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and Divergence |
The geopotential tendency equation is:
where χ=∂Φ/∂t and
where η_{g}=ζ_{g}+f.
Consider the case where the geopotential field is
where the ψ functions are linear combinations of the sine and cosine functions; i.e., any functions such that ψ"(z)=-ψ(z).
The B term of the geopotential tendency equation is computed as follows:
Thus
where K^{2}=k^{2}+l^{2}.
Therefore the geostrophic approximation
of relative vorticity is
The components of the gradient of this relative vorticity are:
The advection of the gradient of relative vorticity is given by:
The last two terms cancel each other so that if the planetary vorticity f is taken as constant
and thus the B term of the geopotential tendency equation is
The computation of the C term of the geopotential tendency equation is as follows:
The components of the gradient of this quanitity are:
Therefore,
Thus the C term of the geopotential tendency equation is given by
Therefore the RHS of the geopotential tendency equation is:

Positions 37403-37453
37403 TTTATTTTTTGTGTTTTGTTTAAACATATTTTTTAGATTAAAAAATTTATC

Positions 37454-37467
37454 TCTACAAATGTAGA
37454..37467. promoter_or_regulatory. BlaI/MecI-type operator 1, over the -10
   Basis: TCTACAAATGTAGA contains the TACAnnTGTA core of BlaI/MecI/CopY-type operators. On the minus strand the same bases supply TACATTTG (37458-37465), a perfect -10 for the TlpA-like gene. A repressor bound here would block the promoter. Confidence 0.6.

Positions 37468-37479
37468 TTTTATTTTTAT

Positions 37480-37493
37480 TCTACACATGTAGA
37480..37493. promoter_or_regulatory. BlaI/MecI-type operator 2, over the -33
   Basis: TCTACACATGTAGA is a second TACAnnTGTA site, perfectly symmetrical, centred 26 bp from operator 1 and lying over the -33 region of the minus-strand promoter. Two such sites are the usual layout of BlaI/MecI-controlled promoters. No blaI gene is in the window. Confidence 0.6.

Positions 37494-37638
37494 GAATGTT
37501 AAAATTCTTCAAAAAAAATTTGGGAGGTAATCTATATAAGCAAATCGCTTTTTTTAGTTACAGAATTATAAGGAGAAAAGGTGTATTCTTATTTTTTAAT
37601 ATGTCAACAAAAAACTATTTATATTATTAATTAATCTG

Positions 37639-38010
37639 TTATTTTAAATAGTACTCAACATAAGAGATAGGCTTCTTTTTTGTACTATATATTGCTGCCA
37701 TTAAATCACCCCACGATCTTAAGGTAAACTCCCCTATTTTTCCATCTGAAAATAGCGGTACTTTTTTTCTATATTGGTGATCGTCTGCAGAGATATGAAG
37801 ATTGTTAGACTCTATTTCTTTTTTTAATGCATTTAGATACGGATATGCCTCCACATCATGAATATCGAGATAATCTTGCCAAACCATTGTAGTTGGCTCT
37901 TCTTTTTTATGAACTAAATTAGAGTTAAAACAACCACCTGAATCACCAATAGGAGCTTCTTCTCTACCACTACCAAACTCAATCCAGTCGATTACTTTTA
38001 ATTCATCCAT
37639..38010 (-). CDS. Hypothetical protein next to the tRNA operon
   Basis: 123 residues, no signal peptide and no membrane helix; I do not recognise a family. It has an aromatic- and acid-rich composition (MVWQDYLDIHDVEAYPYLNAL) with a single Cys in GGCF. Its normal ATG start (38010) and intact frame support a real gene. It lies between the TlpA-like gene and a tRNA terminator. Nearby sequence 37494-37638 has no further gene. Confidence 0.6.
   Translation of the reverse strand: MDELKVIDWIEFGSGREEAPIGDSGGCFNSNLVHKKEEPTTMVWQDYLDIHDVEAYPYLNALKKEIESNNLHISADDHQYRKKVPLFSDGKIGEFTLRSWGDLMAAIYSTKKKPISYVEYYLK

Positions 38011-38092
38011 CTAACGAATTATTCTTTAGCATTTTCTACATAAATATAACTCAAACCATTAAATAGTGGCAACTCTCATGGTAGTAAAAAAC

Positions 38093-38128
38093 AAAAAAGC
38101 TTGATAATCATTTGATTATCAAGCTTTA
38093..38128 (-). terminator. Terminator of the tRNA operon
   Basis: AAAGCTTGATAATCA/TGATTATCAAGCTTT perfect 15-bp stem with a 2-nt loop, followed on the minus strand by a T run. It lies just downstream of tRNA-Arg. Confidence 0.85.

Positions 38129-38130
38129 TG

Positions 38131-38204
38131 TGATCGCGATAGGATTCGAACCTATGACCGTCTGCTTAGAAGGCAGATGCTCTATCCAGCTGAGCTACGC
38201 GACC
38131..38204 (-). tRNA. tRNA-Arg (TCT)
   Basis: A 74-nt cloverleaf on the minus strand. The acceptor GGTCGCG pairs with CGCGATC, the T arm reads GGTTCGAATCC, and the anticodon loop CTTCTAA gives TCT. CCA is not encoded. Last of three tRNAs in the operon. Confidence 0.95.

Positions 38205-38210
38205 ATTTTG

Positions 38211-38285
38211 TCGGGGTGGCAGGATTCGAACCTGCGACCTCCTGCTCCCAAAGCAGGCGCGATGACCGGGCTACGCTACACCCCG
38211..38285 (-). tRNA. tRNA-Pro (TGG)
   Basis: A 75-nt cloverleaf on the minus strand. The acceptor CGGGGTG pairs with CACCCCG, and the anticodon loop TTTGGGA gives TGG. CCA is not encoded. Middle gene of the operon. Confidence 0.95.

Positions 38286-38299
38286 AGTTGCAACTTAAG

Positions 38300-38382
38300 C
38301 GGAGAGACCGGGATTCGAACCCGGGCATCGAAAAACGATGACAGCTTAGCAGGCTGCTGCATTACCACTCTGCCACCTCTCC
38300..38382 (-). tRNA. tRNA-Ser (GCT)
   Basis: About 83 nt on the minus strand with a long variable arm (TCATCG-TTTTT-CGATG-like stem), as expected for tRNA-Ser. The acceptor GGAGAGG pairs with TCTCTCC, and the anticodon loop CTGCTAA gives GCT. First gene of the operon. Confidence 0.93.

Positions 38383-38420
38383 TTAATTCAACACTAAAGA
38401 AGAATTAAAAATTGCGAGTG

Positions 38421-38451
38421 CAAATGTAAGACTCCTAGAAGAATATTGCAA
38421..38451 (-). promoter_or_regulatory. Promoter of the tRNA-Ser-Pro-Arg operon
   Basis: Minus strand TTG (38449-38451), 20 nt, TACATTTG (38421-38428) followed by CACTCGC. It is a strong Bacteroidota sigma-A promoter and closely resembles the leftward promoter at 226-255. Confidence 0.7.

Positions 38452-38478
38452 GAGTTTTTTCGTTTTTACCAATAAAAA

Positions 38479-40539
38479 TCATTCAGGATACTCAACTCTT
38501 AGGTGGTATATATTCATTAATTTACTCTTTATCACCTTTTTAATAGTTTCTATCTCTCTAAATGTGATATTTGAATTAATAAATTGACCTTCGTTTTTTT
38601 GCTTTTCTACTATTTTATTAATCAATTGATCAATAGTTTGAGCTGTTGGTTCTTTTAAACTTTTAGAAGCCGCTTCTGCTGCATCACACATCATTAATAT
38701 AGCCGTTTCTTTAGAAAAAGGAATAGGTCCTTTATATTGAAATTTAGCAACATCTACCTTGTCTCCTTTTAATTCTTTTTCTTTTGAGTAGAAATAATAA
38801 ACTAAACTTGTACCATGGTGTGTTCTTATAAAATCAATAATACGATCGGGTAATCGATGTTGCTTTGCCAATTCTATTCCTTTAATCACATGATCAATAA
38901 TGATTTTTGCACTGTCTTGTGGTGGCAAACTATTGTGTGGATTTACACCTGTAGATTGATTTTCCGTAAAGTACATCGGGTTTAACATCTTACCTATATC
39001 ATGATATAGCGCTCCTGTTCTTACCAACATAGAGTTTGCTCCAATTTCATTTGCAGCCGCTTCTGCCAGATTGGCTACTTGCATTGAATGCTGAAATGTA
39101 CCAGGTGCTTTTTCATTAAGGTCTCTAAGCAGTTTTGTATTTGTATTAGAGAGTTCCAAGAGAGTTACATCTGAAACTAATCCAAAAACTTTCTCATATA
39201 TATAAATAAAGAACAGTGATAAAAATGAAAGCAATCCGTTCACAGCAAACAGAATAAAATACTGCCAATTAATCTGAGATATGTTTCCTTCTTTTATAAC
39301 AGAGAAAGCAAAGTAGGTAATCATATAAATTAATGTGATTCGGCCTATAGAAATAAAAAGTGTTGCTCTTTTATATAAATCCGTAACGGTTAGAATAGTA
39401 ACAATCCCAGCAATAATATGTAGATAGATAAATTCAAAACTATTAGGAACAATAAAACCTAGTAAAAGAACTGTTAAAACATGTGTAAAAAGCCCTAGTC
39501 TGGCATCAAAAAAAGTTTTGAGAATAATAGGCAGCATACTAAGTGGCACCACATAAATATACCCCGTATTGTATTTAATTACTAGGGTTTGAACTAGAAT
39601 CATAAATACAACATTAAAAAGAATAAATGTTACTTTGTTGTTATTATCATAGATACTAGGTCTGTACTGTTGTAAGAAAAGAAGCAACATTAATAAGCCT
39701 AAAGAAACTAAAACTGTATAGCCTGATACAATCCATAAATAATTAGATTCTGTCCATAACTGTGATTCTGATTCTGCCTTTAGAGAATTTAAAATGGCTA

The expression (f_{0}π/p_{0}) re-occurs in the analysis so it is convenient to denote it as υ. This means that the condition for the geopotential tendency to be zero is
As noted by C.A. Riegel or his editor A.F.C. Bridger in Fundamentals of Atmospheric Dynamics and Thermodynamics,
It is well known that the vorticity of the geostrophic wind is a rather good approximation of the vorticity of the actual wind, but the divergence of the geostrophic wind is an exceptionally poor approximation to the divergence of the real wind. This is true for mass divergence and for velocity divergence, and the geostrophic wind should never be used for divergence calculations.
One approach to an alternate determination of divergence δ is to note that the continuity equation in isobaric coordinates is
For adiabatic flow Holton (p. 166) gives the omega equation in the form
The components of (∂V_{g}/∂p) are:
Thus
Therefore
This means that ω is proportional to ψ_{1}'(πp/p_{0})ψ_{2}'(kx)ψ_{3}(ly) and hence
Therefore,
where
If
then the denominator of D reduces to 2K^{2} and the numerator is K^{4}/(f_{0}π/p_{0}) and hence D reduces to
This means that
This is in comparison with geopotential height of
Thus since δ is proportional to ψ_{2}'(kx)ψ_{3}(ly) but Z depends upon ψ_{2}(kx)ψ_{3}(ly) divergence δ and geopotential height Z are 90° out of phase in the x direction while being in phase in the y direction.
Below are given the contour plots for the data given in JR Holton's problem M6.5. The first two are for p=750 mb and the third combines those two graphs. The horizontal and vertical scales are in units of 100 km.
The following are for p=250 mb.
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